Think back to your last experience making an online purchase. I trust that in these times, it was not very long ago. I imagine that you experienced a few of these:
- You heard about the brand or retailer somewhere
- You received an order confirmation email immediately
- You had a question about your order and revisited the website or spoke with a customer service agent
Now here’s a question: which of these experiences defines the customer experience? It’s a trick question: the answer is all of the above.
What CX challenges does the typical Australian company face?
The expectations of Australian customers are changing fast, and your customer service arm must be a fast-moving engine to keep up. As our world becomes more connected, your customers expect more touchpoints and real-time interactions with your company. In this landscape, competition for customer retention is fierce.
Fast resolution time is no longer a competitive advantage. Customers expect empathy from your customer service agents, and they want to interact with companies that enact their values, not just shout about them.
For many Australian businesses, this keeping up to maintain a competitive edge can be a significant challenge in this space. If you have a slow response to addressing customer expectations, they can become dissatisfied with your service and their experience and move on to another company.
The pandemic accelerated the adoption of digital technology within all of our lives. Customers have increased the frequency with which they leverage messaging apps and social media to interact with your company. Today’s customers may become frustrated if there is only one method of communication with your company. Even if you are not a digital native, you surely enjoy having options when contacting a company. You may become frustrated if they lack a web enquiry form or even an FAQ page, and you have to call to address your simple question.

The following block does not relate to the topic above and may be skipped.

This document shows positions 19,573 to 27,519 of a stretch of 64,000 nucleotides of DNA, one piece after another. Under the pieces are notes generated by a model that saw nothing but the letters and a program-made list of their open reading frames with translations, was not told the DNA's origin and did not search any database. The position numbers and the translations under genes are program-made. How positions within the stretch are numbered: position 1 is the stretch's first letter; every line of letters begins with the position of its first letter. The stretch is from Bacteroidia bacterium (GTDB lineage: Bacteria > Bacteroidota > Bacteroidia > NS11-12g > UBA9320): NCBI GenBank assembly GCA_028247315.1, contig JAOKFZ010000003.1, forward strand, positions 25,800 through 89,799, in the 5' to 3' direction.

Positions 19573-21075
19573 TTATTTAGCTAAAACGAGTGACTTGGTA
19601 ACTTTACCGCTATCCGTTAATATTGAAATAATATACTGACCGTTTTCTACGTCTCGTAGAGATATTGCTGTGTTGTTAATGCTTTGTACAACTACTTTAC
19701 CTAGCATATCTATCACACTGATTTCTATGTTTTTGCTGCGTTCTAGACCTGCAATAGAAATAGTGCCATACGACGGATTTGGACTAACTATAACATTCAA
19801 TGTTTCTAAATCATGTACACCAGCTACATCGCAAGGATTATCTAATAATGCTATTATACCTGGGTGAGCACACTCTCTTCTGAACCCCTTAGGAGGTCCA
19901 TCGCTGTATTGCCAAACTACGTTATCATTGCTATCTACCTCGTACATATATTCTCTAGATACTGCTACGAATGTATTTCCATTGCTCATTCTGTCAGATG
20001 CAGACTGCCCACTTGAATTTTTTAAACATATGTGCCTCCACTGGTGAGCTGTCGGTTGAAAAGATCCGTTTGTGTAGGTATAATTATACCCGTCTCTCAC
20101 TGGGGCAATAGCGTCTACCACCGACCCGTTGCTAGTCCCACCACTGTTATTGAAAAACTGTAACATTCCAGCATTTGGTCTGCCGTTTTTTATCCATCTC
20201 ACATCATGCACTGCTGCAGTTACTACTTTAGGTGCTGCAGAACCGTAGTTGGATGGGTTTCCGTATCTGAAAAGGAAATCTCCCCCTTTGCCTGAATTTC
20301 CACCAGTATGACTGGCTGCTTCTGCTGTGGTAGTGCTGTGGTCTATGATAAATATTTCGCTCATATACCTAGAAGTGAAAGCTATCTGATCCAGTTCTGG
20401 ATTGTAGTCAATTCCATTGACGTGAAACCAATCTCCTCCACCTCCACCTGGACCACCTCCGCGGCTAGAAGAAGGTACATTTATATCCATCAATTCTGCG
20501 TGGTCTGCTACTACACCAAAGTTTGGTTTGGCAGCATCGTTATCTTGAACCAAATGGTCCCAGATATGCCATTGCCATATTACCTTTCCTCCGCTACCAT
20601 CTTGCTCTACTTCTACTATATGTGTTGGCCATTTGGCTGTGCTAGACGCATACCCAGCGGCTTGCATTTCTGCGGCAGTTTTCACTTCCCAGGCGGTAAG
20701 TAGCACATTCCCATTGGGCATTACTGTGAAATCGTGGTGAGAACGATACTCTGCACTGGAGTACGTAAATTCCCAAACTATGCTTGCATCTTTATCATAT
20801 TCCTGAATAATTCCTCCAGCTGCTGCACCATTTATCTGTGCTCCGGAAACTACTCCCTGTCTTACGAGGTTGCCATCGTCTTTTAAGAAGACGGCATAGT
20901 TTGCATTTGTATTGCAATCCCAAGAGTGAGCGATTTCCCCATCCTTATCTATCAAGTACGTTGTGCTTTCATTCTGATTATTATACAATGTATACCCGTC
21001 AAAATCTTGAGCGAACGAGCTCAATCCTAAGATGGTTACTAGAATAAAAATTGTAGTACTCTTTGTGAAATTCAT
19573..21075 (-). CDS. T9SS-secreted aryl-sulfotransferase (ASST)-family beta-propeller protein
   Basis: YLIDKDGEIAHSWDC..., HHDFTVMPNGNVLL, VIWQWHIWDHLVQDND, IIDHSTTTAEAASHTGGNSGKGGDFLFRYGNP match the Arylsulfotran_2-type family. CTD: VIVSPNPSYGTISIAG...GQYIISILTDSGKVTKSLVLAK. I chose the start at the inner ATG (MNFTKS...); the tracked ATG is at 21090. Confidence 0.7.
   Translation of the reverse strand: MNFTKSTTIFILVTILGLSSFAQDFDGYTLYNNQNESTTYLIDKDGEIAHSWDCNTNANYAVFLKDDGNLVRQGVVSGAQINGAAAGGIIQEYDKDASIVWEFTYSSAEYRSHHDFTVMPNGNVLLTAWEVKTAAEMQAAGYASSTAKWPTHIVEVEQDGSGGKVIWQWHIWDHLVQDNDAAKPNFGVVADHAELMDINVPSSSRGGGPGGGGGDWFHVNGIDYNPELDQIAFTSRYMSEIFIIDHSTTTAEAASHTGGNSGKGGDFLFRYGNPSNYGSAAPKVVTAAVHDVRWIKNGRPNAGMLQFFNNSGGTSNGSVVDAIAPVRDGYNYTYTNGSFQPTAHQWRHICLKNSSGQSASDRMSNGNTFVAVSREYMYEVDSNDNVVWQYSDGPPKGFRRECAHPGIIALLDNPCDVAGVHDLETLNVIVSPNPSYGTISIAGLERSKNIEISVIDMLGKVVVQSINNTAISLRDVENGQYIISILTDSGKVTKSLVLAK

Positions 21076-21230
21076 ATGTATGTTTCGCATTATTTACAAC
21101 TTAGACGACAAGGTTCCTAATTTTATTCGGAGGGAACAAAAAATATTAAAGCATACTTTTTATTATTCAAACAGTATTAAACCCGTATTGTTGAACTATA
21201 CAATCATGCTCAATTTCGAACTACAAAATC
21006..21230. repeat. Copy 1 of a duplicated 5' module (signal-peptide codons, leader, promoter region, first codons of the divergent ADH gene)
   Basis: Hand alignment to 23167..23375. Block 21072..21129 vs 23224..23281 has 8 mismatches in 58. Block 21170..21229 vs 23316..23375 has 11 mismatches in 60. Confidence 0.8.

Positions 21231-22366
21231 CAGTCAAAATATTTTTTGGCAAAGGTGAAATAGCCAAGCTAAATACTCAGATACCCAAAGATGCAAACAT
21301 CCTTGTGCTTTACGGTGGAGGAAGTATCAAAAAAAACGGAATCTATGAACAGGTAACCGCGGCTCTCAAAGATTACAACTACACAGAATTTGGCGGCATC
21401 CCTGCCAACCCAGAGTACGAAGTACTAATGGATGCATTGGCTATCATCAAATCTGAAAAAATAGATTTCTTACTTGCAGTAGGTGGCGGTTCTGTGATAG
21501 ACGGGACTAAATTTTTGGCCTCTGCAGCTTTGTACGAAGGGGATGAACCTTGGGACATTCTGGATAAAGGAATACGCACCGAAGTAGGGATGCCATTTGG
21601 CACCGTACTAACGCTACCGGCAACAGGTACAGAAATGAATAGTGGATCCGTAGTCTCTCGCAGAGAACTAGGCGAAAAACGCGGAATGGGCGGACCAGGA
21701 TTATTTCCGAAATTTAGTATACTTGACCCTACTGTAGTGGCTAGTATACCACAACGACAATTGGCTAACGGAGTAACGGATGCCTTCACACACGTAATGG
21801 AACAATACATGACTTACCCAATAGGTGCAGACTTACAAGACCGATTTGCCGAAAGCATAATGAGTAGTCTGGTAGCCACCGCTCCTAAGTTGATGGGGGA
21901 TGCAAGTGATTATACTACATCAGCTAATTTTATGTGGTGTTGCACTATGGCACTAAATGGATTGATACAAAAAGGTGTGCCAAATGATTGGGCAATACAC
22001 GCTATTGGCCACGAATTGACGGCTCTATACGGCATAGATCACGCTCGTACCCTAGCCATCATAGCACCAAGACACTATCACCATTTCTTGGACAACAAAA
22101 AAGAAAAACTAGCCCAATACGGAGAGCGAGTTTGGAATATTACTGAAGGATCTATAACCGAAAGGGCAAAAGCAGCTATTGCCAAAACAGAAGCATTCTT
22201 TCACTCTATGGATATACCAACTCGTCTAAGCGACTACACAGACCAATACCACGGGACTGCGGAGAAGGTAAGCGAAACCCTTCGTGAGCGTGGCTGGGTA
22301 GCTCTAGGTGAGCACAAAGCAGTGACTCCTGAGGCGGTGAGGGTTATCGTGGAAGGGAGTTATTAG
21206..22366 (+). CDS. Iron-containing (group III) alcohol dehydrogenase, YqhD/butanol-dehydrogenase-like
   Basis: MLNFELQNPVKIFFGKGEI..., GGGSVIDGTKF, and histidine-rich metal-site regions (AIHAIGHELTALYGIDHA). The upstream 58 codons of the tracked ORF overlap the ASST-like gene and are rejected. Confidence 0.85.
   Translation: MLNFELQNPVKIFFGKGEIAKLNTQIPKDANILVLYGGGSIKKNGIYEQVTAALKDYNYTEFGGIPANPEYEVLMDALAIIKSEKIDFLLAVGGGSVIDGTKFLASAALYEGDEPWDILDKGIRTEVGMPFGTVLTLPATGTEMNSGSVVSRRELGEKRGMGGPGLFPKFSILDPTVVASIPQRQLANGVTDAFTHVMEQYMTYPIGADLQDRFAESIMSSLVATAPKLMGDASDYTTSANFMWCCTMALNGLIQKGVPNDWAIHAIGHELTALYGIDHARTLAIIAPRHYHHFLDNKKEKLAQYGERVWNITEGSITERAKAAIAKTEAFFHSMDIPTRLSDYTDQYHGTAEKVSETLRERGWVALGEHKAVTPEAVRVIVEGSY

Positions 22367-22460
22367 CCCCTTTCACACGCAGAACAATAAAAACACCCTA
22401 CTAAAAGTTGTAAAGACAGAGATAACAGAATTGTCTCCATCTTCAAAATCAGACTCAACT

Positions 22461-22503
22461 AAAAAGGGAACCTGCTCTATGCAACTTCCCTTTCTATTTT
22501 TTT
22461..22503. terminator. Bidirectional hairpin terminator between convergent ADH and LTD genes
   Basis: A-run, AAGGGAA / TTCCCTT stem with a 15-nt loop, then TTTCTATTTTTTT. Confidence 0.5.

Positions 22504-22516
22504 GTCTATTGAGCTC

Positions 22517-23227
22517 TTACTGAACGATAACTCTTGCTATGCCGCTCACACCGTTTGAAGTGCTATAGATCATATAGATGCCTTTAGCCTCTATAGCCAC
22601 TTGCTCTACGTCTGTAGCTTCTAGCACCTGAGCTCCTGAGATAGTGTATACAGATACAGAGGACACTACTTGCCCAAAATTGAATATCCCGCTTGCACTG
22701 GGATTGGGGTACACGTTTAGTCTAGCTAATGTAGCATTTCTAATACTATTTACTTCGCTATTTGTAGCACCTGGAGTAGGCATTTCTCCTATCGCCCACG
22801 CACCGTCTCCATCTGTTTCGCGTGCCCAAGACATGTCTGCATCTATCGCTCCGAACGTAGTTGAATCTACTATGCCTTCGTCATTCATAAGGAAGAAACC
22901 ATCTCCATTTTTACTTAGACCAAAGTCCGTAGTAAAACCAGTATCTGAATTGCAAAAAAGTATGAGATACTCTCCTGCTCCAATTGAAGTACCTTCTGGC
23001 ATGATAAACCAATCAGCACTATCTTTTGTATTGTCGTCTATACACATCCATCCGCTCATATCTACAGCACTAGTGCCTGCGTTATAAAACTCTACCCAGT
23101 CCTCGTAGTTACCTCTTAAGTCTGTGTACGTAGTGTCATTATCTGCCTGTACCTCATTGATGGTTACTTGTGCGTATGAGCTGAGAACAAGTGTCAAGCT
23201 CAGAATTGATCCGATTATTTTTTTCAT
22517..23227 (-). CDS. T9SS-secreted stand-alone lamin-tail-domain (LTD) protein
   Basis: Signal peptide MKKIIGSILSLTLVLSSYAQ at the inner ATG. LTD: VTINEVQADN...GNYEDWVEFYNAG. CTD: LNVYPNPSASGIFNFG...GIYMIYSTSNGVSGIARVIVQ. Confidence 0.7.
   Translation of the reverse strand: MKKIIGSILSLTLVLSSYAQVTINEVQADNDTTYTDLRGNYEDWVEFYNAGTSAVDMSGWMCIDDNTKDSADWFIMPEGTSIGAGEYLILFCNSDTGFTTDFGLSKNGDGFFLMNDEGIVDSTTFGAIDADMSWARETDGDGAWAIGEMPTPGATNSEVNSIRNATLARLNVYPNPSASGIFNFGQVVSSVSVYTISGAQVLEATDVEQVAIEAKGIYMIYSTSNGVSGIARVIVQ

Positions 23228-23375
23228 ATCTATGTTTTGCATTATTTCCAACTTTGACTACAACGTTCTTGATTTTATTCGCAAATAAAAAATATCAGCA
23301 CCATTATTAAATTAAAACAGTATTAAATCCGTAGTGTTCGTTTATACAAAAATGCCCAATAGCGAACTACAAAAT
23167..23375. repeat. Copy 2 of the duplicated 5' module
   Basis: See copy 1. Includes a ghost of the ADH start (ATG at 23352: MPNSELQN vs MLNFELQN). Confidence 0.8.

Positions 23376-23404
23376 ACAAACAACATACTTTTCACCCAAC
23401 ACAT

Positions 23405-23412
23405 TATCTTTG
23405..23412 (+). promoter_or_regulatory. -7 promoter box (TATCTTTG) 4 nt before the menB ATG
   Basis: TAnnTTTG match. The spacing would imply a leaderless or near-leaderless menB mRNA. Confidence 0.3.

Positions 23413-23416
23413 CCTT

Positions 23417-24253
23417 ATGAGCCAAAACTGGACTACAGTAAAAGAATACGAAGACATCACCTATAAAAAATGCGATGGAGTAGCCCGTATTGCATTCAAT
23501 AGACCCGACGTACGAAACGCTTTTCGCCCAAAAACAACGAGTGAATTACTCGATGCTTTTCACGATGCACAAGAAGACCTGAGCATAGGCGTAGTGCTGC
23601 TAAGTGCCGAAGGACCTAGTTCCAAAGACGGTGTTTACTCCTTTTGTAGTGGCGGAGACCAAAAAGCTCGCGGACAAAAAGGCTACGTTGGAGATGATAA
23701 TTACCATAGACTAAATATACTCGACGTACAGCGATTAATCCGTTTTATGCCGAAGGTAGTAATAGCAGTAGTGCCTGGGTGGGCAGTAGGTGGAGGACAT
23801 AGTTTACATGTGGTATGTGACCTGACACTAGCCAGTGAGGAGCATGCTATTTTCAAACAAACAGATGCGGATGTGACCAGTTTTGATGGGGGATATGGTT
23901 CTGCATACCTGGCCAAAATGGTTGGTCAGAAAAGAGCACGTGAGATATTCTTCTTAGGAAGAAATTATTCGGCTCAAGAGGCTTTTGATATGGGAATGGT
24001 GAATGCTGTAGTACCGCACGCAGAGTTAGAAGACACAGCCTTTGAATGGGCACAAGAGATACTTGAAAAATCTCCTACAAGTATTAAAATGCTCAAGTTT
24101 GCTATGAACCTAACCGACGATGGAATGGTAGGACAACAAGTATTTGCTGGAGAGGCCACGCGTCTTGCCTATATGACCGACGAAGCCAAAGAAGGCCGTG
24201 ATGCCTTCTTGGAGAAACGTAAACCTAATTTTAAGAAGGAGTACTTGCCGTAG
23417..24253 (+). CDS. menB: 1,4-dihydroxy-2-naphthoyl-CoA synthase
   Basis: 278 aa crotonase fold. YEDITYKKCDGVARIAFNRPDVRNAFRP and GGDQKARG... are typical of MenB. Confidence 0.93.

Moreover, CX challenges for contact centres also exist within the development and implementation of CX initiatives. You need a holistic view of your CX challenges if your initiatives are to succeed.
Where CX initiatives go wrong
Some companies go wrong with their CX initiatives by conflating customer service with customer experience. In reality, customer service is one slice of the customer experience pie. CX covers the gamut of interactions with your customers, from first hearing about you online to the first time they call your customer service team.
Many companies go for surveys to gauge CX in their business. While surveys are one good method of highlighting where you might improve CX, they are not the only and certainly not the best way to pinpoint areas of improvement. Again, it often goes back to customers’ expectations of service in real-time; surveys capture customer data from the past and do not allow you to improve the customer experience as people interact with your company.
There is also a need for companies to address their internal challenges before trying to fix external problems. For example, if customer service representatives are under-trained or overworked, it can affect CX. So, they need to be resolved internally first before focusing on external aspects of CX initiatives.
“A study by Forrester measured the CX maturity of the survey respondents. Only 31% of them qualified as experience-driven businesses.”
Improve your play with a CX maturity model
CX maturity is a model for measuring the capabilities needed to deliver excellent CX and whether your contact centre meets these; it essentially measures how customer-centric you are. A CX maturity model is a sliding scale, and your organisation will place somewhere on this scale based on the measurements you are succeeding in.